Okay, you do not have to, but there is a reason why it is a crowd pleaser! This geyser is truly magnificent, and there are not many experiences in the world like watching this thing erupt. It is a force of nature that you will not forget.
Just keep in mind that people love this place. Plan on getting there early if you want a good seat/view. You do not have to go crazy early, about 15 minutes will do, but plan that 15 minutes into your schedule.
If you are going to go to the effort of seeing the place, you are going to want to be able to actually see it. And trust us, you will want to see it.
Old Faithful Inn Tour
For an inn that was built in 1904, you might not think that the Old Faithful Inn was revolutionary, but it was. At the time the inn was built Yellowstone was even more of a wilderness than it is now.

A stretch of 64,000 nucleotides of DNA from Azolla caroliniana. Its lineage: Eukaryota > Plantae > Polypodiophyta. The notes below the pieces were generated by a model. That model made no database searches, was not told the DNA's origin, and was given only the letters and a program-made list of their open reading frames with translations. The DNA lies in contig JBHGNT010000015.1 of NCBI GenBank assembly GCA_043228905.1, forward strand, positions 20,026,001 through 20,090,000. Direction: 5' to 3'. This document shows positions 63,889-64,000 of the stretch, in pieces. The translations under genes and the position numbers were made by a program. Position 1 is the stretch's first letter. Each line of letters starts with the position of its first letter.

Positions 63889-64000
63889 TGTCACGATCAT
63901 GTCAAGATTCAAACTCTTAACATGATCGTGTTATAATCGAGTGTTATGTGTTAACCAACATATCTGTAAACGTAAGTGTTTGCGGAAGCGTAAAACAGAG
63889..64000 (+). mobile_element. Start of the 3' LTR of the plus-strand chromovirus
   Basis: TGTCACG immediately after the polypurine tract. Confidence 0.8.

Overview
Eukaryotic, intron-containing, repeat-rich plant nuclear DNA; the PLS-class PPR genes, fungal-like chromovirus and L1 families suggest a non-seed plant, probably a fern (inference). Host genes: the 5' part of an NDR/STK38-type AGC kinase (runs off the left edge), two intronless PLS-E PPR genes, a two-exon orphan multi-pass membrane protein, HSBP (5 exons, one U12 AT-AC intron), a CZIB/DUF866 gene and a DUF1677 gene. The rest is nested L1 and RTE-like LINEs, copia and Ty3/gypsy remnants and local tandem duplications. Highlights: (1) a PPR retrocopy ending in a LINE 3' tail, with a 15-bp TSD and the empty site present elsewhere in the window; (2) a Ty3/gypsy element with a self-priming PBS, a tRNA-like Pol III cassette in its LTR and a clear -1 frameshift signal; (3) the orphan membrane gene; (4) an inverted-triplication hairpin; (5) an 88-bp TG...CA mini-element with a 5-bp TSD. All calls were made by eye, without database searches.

Rather than building an inn that separated its guests from the wilderness, Robert Chambers Reamer designed the Old Faithful Inn to embrace the wilderness. You will feel perfectly comfortable and safe when you visit, but you will also be able to feel the ambiance of the location rather than being separated from it.
The inn’s lovely tour is free, making it a no-brainer. You will get the chance to see and learn about a century-old building that was revolutionary for its time.
Where to Stay Near Old Faithful
Old Faithful Inn
Do the tour, and then stay the night at Old Faithful Inn! Why not? The historic inn has a ton to offer to guests that you will not get from the tour alone!
Not to mention that if you stay at the inn, you are only a 5-minute walk from Old Faithful! It is so much easier to get there a little early if you are sleeping 5 minutes away!